The NAMCO Pony was produced in Greece and it almost was imported here.
If you fall in love with this little NAMCO Pony (or Pony Super), you’ll be sad to hear that it was built in and for the Greeks. No American imports on this baby. Built between 1972 and 1985, this little truck stood out among other Greek vehicles such as crude three-wheelers and lumbering machines meant more for agricultural work than transportation.
Greek consumers needed something more utilitarian, that could both serve as transportation and as a working vehicle. Founded in 1972 and based in Thessaloniki, Greece – the NAMCO name stands for the National Motor Company of Greece.
The leading-link front with trailing link rear suspension, right out of the
Citroën’s 2CV, was remarkably flexible off-road.
The first generation of the NAMCO Pony was based on the Citroën’s 2CV’s frame, 602cc flat, two cylinder engine, and four-speed manual transmission. Putting out about 29 horsepower and 28 lbs-feet of torque, the NAMCO Pony only weighed between 1,200 – 1,400 lbs.
It’s not much bigger than a Chinese knock-off Jeep Willys go-kart.
A few snuck their way into the U.S.; however:
An ambitious plan was also made to export the car to the U.S. with a 1900 cc engine via Inthelco as the Desta at a rate of 20,000 per year. However, the costs and prospects proved to be grossly miscalculated and the plan was abandoned.Wikipedia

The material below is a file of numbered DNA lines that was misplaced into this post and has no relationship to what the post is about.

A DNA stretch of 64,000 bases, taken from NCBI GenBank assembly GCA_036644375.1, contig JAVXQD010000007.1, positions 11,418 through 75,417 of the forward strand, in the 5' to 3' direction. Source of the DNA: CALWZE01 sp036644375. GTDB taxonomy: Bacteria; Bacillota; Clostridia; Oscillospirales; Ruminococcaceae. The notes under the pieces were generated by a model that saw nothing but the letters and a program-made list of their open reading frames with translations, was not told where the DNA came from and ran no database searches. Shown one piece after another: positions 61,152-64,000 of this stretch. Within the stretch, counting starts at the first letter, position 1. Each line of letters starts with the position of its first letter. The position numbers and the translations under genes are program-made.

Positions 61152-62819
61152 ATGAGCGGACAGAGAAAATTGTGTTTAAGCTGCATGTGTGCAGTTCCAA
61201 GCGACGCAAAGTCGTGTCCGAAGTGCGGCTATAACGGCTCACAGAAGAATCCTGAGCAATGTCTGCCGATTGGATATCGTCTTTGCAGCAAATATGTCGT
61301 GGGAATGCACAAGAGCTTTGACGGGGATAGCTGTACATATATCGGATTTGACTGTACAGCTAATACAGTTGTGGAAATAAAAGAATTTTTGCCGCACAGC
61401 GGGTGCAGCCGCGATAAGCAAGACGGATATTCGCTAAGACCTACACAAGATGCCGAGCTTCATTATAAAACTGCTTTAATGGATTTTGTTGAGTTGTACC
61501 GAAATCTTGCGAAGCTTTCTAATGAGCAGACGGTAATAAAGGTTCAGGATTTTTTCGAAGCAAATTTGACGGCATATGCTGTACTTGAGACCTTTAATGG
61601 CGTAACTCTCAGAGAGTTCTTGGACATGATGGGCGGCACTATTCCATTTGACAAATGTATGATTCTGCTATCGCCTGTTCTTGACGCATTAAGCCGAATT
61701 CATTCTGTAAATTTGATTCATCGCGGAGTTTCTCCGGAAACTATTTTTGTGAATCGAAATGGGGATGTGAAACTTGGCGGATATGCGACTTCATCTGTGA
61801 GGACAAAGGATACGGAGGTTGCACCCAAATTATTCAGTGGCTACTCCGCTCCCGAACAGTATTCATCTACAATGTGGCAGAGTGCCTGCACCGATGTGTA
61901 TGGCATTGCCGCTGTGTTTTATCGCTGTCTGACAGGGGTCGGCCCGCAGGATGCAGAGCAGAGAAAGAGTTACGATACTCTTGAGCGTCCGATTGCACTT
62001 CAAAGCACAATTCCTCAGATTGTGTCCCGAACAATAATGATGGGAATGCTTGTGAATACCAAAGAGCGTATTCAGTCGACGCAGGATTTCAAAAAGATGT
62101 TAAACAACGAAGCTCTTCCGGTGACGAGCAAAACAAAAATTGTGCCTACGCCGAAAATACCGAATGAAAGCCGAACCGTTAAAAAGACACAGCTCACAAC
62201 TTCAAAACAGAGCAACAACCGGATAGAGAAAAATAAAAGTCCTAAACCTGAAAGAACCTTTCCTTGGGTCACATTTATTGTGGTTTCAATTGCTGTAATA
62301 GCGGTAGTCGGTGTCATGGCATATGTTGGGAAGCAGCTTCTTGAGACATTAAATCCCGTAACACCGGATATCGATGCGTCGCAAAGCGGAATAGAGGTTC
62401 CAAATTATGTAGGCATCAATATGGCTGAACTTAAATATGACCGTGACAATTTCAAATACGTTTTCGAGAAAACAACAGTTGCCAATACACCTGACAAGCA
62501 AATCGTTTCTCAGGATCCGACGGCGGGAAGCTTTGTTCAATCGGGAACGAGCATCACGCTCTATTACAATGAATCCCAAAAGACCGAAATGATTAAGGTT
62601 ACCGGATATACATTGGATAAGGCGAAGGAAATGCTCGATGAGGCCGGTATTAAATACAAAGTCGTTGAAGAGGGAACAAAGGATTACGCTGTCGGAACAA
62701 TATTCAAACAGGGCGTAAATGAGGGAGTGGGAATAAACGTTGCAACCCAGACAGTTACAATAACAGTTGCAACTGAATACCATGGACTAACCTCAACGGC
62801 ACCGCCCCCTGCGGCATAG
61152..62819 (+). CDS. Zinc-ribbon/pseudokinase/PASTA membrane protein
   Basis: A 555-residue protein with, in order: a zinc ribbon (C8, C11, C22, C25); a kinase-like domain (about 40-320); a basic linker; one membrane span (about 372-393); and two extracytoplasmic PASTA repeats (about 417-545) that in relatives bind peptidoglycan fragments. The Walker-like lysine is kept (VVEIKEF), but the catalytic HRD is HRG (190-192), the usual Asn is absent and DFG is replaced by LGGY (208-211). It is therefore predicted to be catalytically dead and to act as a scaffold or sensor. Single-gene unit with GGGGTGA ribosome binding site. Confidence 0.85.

Despite being a tiny front-wheel drive utility vehicle, these little things were known as being very capable on nasty roads. They were also known as being rugged, easy to drive, easy to work on and the least expensive vehicle in its class.
Various countries imported the Pony, many from Africa.
In 1985 the Pony was replaced by the all-new Pony Super. This was a completely different vehicle based on Ford as opposed to Citroën, the Pony Super had much more powerful power-trains ranging from 950 – 1300 CCs.
A diesel was also added as well. They were also built in two and four-door versions.
While not as charming as the original, it was just about as rugged and far easier to drive. In time, NAMCO moved on to other endeavors such as truck manufacturing and Pony Super production came to an end in 1992.
Speaking of cheap and rare –